But the White House said that Biden continued to support Israel’s “right to defend itself” and there were no plans to curb arms deliveries to the key US ally.

Monday’s deaths have thrown into question how to safely continue deliveries as the territory faces a deepening hunger crisis, with children reportedly dying of starvation.

WCK, which called the strike “targeted”, suspended its operations in the region and sent ships laden with hundreds of tonnes of undelivered supplies back to their Mediterranean port.

Other groups have since curtailed or reassessed their operations, with the UN on Tuesday pausing nighttime movement for the “evaluation of the security issues”.

“Humanitarian aid organizations are unable to carry out their work safely,” said the International Committee of the Red Cross.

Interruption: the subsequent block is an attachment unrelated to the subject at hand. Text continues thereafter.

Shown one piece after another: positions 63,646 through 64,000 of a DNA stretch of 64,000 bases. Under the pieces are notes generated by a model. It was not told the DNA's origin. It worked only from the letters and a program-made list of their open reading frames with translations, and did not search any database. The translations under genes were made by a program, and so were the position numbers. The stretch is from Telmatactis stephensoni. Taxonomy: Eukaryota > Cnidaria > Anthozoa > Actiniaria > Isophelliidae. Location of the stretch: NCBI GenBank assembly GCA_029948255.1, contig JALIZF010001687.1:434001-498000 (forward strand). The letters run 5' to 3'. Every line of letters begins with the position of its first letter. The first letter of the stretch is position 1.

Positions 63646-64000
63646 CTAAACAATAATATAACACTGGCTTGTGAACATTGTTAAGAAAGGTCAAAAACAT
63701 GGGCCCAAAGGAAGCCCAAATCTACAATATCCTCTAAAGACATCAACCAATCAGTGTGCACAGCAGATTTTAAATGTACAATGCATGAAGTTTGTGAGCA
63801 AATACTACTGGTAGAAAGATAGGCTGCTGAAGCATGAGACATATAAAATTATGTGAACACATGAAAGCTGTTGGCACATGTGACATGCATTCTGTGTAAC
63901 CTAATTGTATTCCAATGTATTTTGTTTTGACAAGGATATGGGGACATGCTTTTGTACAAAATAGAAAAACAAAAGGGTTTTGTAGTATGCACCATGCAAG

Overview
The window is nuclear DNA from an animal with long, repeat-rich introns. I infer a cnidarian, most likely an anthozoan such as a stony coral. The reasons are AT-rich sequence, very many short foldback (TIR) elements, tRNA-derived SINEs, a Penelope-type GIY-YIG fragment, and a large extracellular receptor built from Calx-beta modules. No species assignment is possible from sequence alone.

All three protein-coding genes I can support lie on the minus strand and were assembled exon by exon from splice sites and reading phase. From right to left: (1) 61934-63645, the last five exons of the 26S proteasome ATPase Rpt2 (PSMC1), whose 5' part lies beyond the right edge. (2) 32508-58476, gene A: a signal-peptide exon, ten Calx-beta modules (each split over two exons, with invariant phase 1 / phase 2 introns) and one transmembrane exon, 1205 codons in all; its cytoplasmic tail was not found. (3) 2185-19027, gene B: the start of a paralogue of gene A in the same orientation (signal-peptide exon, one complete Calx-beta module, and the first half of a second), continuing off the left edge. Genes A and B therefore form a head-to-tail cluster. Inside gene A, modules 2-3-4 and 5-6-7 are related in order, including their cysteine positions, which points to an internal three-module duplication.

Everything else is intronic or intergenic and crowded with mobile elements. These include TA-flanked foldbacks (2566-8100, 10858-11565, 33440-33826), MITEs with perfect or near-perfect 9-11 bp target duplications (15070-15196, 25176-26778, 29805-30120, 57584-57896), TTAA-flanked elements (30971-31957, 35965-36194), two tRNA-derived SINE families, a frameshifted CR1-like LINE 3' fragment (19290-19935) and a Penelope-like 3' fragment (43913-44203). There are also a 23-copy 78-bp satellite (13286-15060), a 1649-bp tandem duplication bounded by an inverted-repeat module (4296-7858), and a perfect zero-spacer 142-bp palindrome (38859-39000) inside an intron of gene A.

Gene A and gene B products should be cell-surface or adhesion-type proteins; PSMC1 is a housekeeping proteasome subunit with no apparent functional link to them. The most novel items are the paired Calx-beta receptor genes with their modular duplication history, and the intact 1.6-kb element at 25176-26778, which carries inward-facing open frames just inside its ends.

International investigation

Meanwhile, the World Central Kitchen has called for an “independent investigation into the IDF strikes that killed seven members” of its team.

The charity’s chief executive officer Erin Gore and executive co-chairman/treasurer Javier Garcia said in a joint statement: “On April 1, 2024, the Israeli Defence Forces killed seven humanitarian aid workers employed by World Central Kitchen (WCK), an internationally recognized humanitarian organization.

This was a military attack that involved multiple strikes and targeted three WCK vehicles.

“All three vehicles were carrying civilians; they were marked as WCK vehicles; and their movements were in full compliance with Israeli authorities, who were aware of their itinerary, route, and humanitarian mission.”

The statement asked the governments of Australia, Canada, the United States, Poland, and the United Kingdom to join them in a third-party investigation into the attacks and “whether they were carried out intentionally or otherwise violated international law”.